A sketch on an envelope, a toy car … How did the hypercar that divided the world into before and after appear?
The Bugatti Veyron is a phenomenon car that has given new life to the French brand. Its capacity was enough to provide electricity to a small city, and the money spent on the development of a hypercar would be enough to buy this very city. After 15 years and 450 collected copies, let’s remember how it all began.
In 1997, a sketch was drawn by one man on the Shinkansen high-speed train between Tokyo and Nagoya to change the automotive world. It was a sketch of an 18-cylinder engine depicted on a plain paper envelope. And the author of the sketch is the famous Ferdinand Karl Piëch: a gifted engineer, former CEO of the Volkswagen Group, and the “father” of the Bugatti Veyron.
According to Piëch’s idea, the engine was supposed to surpass everything that existed before. Moreover, both in terms of power and the number of cylinders: the strategic engineer did not even consider options with V10 and V12. The goal was to create an 18-cylinder “heart”, which was eventually made up of three “inline-offset” VR6 engines tilted 60 degrees to each other. The 6.25-liter “naturally aspirated” engine had 555 horsepower and was “exceptionally smooth”.
And this engineering madness fits well with Bugatti’s ideology: in 1926, the Bugatti Type 41 Royale was the largest, most powerful, and expensive car in the world, with a 12.8-liter inline 8-cylinder engine producing about 300 horsepower. However, when Piëch’s monstrous engine was ready, it had nothing to do with Bugatti yet – Volkswagen was just about to acquire the rights to the French brand. And this is a separate story.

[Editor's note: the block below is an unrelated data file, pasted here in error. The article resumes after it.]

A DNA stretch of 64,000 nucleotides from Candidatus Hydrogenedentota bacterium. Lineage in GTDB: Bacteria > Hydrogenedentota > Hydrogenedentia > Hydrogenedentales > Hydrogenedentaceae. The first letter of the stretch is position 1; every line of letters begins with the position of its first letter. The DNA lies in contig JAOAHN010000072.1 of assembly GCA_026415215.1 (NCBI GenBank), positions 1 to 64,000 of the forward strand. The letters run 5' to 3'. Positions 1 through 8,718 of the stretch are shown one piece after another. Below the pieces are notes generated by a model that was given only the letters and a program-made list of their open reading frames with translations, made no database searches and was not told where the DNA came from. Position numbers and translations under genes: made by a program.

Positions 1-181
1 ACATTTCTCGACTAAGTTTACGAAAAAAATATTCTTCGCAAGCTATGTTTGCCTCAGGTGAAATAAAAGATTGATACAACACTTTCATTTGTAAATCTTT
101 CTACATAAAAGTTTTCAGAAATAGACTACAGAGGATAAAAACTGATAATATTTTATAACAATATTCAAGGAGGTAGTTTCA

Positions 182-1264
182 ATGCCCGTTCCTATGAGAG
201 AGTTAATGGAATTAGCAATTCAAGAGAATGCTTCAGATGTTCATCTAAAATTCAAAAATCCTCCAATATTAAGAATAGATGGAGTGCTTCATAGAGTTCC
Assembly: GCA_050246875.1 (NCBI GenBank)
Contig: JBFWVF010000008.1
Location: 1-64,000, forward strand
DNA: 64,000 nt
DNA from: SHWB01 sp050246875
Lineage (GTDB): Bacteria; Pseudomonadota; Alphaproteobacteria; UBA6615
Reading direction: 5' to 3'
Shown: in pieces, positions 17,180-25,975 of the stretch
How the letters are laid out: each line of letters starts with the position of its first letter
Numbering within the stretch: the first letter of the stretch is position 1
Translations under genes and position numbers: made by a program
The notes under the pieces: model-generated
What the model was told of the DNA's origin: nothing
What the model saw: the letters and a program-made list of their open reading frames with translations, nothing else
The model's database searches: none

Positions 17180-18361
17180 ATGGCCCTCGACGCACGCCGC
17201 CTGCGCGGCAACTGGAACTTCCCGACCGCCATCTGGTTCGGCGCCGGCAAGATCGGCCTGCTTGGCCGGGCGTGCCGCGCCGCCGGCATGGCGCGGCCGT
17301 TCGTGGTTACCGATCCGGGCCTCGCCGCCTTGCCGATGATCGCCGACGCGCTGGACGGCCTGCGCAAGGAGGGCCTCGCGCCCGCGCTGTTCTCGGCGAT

So, Ferdinand Piëch started looking for a company with a rich heritage, producing exclusive cars to buy. He considered Bentley and Rolls-Royce as options, but the decision was suddenly thrown by his son Gregor during a vacation in Mallorca in 1998. While his father was reading the news of the purchase of Rolls-Royce by rivals from BMW, Gregor begged to buy him a scale model of the Bugatti Type 57 SC Atlantic. Good taste for a five-year-old boy!
Ferdinand Piëch drew attention to the model, and the solution to his problem came by itself. “A funny sign of fate” – wrote Piyeh later in his book “Autobiography”. He bought a second Bugatti and presented it to Volkswagen Group Management Board member Jens Neumann at the first meeting. The present was presented with a request to check the rights of the French brand and to buy them if possible.